Also, in their report Drs. Jassal and Clark emphasize how the global economy is changing so rapidly that degrees or credentials acquired through static forms of education quickly become obsolete. Therefore, working learners are receiving education in different and innovative ways so that they can “renew and refresh knowledge and skills needed to remain competitive in the global economy” (p.4). Through this emphasis, the authors highlight research that suggests there is a new learning economy with a host of options for working learners to acquire new knowledge and skills. This learning can be both formal and informal and can come in the form of online sources such as massively open online courses (MOOCS), customized training in the workplace, trial and error on the job, or simply reading and searching the web. Also, according to the report our economy is now very performance based, so instead of through displaying degrees or a resume of credentials, in the new learning economy a working learner’s years of career experience as well as competencies acquired on the job could be transferred or documented via a digital badge or digital trail. In an interview about the report, Dr. Jassal clarified how the new learning economy:

Offers different types of learning and any type of learning leads you to better performance. That is really the key right now is that it has got to lead to better performance, which differentiates a new learning economy from a knowledge economy. The knowledge economy was about pulling knowledge together and hopefully you end up applying it in some way. But there is no doubt about it now it is not just about the knowledge, but what you can do with the knowledge, and we have made that transition and that is why things are changing so rapidly. A learning economy includes all types of learning, not just a single type of learning, and because of that we need to be able to learn from different sources at different times, wherever, whenever.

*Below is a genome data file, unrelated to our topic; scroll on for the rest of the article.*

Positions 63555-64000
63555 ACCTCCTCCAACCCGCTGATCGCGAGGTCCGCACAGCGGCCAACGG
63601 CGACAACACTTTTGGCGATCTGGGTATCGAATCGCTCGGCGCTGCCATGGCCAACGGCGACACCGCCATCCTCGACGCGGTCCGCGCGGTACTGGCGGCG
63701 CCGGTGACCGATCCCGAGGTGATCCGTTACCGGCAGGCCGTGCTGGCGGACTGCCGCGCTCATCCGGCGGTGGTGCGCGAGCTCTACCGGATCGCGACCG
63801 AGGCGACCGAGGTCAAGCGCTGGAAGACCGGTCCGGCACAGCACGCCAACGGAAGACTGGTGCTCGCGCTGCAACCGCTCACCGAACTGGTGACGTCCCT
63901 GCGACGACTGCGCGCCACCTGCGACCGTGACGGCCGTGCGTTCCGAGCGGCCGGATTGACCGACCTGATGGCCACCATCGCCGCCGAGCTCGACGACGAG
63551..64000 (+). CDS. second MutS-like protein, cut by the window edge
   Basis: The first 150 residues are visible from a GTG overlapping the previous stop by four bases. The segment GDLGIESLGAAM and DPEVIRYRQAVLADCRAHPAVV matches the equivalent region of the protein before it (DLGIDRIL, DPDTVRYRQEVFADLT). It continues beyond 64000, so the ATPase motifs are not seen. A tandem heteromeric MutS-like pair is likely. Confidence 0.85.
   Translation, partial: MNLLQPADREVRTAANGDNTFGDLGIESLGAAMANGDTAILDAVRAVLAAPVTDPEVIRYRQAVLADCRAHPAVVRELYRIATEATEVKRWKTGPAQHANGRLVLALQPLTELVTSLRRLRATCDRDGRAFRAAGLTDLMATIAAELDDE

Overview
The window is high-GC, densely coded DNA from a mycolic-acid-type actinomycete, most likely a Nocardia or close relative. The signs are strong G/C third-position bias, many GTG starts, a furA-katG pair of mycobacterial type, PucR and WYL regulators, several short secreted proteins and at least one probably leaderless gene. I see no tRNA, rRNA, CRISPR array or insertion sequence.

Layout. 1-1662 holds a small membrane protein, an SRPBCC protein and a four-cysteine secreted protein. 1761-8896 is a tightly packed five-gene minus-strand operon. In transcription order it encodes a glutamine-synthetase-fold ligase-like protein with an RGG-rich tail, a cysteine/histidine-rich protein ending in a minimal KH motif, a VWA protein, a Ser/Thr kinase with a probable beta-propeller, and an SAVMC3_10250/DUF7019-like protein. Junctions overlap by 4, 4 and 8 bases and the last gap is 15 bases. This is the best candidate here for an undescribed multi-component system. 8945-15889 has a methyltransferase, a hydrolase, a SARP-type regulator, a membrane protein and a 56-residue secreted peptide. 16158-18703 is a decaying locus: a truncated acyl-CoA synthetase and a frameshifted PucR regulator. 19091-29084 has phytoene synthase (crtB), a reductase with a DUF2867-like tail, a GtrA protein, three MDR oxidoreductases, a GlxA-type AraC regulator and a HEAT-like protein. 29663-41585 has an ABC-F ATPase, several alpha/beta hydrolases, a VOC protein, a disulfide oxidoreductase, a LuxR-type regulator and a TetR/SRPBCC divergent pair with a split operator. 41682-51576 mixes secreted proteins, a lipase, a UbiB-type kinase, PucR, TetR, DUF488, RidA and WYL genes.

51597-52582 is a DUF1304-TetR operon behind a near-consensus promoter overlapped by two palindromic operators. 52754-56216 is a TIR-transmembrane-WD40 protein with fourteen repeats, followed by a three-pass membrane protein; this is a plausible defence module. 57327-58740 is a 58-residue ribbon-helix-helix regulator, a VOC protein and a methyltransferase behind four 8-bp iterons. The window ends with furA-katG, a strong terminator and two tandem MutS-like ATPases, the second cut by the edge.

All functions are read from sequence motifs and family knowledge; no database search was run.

The authors developed a framework conceptualizing the work and learn options available as working learners more than ever have the power to direct and even customize how they want to work and learn. Their framework for work and learn options is segmented into four domains:

  • Led by the employer: Learning opportunities are employer initiated to meet employer needs. Providing learning opportunities for employees will hopefully lead to a greater return on their investment for the employer and increased employee productivity and retention.
  • Led by the learning provider: Typically provided by secondary or postsecondary educational institutions such as field experiences, co-op placements, paid or unpaid credit-bearing internships, and project-based learning.
  • Led by a third party: Now the fastest growing sector of work and learn options, such as for-profit short-term programs, boot camps, new-age unions, benefit corporations, and non-profits that serve as a neutral link between the employer, the learning provider, and the working learner.
  • Led by the working learner: Primarily online platforms that are appealing to entrepreneurs and freelancers because they provide work-for-hire options that allow the working learner “to learn while generating income and gain the flexibility to work and learn whenever, wherever, at any age” (p. 42).

So how does this report have implications for secondary and postsecondary educational institutions as a whole? One solution would be an even greater urgency for secondary and postsecondary educational institutions to restructure their programs in alignment with what is now not only the new normal but also essential to our ultimate survival in navigating the economy and life in general--blending working and learning. The authors call for traditional educational structures and training to urgently refocus and rethink what and how we expect our working learners to work and learn. The future is coming whether we are prepared for it or not, and those who are not prepared will struggle to survive, while those who are will thrive. It’s better to be prepared. (p. 37).

The authors will continue to expand the research on working learners presented in this report in a forthcoming book.